VE: In 2012, you were in Brazil with former Foreign Minister Antonio Patriota and expressed the interest of the United Arab Emirates to invest in the country’s oil and energy sector. Is this still on the bilateral agenda? Is there any prospect of investing in Petrobras or even in operations practically abandoned by the company, such as pre-salt exploration?

 

In this increasingly globalized world, strong partnerships are vital for national prosperity, innovation, and in order to address global challenges
 

 

VE: If so, what is the size of the investment you are planning? Who will guide it: government of the United Arab Emirates or companies? Which ones?

AAN: The UAE government and UAE companies will discuss the size of any future investments and who will be leading them as they arise.

VE: Are there prospects for investment in the Brazilian military industry/ market? What are the values and products?

AAN: As with oil and energy, the UAE government and UAE companies regularly review their current and future investments in the defense sector. The UAE is pleased to be in the process of increasing its defense cooperation with Brazil, and we are engaged in ongoing discussions about how we can further collaborate in this area. We were also very happy to welcome 16 Brazilian companies to the International Defence Exhibition and Conference (Idex) held in Abu Dhabi in February of this year, which demonstrates Brazil’s growing presence in this sector and helped showcase Brazil’s advanced military industry to a wide regional audience. On the margins of Idex, Caracal, a UAE-based manufacturer of small arms, announced its intentions to set up a plant in the state of Goiás in Brazil. This will be an important step to further strengthen cooperation between the defense industries of our two countries.

VE: The ADIA fund invested alongside CIC (China) and GIC (Singapore) funds in the investor consortium that capitalized BTG Pactual with US $ 1.8 billion. Is there any prospect of investing in other businesses in the Brazilian financial sector?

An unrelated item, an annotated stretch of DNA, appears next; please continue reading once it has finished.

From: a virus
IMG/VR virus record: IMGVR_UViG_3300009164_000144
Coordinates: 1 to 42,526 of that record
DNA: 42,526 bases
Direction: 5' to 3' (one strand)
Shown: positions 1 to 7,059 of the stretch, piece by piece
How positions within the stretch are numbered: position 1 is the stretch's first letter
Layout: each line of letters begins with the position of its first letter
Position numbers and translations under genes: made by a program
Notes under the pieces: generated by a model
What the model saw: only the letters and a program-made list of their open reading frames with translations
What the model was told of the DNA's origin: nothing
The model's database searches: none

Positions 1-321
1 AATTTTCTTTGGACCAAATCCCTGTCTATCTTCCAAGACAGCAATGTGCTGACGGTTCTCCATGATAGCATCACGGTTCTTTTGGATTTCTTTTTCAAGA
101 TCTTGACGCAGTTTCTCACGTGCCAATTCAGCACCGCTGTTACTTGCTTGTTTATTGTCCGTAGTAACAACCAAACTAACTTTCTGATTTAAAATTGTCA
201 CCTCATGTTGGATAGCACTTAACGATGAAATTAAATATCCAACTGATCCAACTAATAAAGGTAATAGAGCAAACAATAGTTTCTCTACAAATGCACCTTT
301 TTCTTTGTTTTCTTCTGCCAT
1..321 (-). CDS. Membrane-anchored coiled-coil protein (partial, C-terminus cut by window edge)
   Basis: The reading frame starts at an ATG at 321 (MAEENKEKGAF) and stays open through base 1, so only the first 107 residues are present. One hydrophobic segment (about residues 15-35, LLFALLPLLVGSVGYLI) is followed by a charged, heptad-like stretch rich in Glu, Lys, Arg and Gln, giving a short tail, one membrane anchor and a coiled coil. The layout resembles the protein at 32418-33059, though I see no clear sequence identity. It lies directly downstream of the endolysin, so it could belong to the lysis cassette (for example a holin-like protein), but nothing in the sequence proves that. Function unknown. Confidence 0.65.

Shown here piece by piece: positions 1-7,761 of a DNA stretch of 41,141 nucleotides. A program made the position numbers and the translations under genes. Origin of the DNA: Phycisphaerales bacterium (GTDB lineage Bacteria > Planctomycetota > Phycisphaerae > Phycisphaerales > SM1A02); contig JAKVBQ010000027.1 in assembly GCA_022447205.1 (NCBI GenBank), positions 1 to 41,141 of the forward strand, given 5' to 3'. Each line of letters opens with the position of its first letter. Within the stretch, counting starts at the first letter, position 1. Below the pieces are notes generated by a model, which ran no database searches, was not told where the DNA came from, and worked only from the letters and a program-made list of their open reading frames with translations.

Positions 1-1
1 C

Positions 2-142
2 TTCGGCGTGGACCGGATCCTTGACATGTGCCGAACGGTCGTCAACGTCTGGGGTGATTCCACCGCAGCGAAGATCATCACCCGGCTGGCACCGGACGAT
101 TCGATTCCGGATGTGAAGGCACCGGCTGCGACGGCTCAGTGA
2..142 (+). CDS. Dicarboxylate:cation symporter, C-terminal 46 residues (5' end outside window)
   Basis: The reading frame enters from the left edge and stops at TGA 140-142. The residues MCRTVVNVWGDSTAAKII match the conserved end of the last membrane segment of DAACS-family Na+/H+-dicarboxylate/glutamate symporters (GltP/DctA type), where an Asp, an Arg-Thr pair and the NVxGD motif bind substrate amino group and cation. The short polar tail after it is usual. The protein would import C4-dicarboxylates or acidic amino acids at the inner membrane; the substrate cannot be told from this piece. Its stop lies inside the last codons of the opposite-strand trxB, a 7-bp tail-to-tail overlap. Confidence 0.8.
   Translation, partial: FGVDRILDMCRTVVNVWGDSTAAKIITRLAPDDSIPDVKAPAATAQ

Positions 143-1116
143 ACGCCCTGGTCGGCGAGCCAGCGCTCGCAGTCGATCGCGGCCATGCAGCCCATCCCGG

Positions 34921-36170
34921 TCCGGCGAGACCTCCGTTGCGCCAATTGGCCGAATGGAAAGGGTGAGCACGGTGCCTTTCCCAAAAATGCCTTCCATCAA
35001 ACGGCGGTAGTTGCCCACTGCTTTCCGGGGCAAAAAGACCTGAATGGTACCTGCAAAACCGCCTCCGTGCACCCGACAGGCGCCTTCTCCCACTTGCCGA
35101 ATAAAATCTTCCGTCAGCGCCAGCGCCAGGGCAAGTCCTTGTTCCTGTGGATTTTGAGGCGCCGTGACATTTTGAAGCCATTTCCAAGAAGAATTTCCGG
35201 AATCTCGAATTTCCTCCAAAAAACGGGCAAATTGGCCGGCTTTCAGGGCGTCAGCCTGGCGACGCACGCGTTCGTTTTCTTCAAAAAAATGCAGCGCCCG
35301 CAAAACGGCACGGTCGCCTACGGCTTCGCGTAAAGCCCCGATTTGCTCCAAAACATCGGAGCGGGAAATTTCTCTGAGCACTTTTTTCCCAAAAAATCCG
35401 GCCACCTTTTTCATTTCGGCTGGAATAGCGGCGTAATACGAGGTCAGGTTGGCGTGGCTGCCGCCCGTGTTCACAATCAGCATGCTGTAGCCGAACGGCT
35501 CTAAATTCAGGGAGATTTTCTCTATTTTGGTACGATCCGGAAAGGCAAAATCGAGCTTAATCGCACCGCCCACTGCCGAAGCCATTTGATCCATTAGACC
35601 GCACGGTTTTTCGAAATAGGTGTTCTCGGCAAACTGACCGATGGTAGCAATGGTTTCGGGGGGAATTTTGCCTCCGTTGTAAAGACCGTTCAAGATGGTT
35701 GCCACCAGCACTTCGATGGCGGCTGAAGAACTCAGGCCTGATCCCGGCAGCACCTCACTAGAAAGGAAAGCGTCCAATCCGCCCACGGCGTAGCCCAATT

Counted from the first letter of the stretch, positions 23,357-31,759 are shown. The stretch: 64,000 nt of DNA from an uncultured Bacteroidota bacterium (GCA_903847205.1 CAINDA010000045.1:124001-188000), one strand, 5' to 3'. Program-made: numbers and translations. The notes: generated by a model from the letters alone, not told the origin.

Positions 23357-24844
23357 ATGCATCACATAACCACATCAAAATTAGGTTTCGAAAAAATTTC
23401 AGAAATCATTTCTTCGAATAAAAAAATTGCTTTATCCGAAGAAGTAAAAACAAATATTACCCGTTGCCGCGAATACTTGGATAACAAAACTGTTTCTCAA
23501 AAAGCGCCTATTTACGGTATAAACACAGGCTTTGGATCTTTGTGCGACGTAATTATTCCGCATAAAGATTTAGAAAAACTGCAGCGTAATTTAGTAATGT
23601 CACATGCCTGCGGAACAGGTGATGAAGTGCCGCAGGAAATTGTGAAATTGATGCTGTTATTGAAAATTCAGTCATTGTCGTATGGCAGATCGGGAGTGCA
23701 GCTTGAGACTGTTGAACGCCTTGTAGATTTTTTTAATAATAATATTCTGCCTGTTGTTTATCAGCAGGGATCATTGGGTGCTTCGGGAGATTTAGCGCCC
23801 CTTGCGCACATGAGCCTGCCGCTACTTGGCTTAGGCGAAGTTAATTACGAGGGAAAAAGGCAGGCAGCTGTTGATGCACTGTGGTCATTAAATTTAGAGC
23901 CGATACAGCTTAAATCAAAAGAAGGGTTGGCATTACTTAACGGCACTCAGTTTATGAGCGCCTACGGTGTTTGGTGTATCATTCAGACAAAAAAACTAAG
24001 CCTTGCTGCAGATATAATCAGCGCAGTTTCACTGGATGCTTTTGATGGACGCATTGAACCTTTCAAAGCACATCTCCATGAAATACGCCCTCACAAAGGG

AAN: The UAE is pleased that ADIA’s investment partnership with BTG Pactual has assisted in the growth of the banking and finance sector, setting the stage for other potential investments in the future. Brazil’s establishment of Islamic Banking makes investment arrangements all the more attractive, and the UAE welcomes new opportunities to cooperate in the financial sector. Sao Paulo and Dubai are both important financial hubs for our respective regions, and I am confident that we will be able to continue to create new, mutually beneficial opportunities in the financial and banking sectors.

VE: Some Sovereign Wealth Funds have shown an interest in assets linked to the infrastructure sector here, an area where the country currently has few resources. After the entry of the Mubadala, a company of the government of Abu Dhabi, in the Porte Sudeste (ex-MMX, of Eike Batista), what are the next businesses?

AAN: The UAE recognizes that there are a number of investment opportunities in the infrastructure sector in Brazil, and that Brazil’s growing economy is likely to create an even more positive investment climate. The UAE and Mubadala is always on the look-out for investment opportunities in geographic areas and sectors that have a long-term potential, and discussions over prospective investments are held with the relevant entities.

VE: The United Arab Emirates plans to send an unmanned mission to Mars in 2021 and build a city on the planet within a century. What is the size of the investments in this spatial sector today? Does it occur to diversify the economy of the country when the oil – main asset – will be over? What are the other fronts to reach that?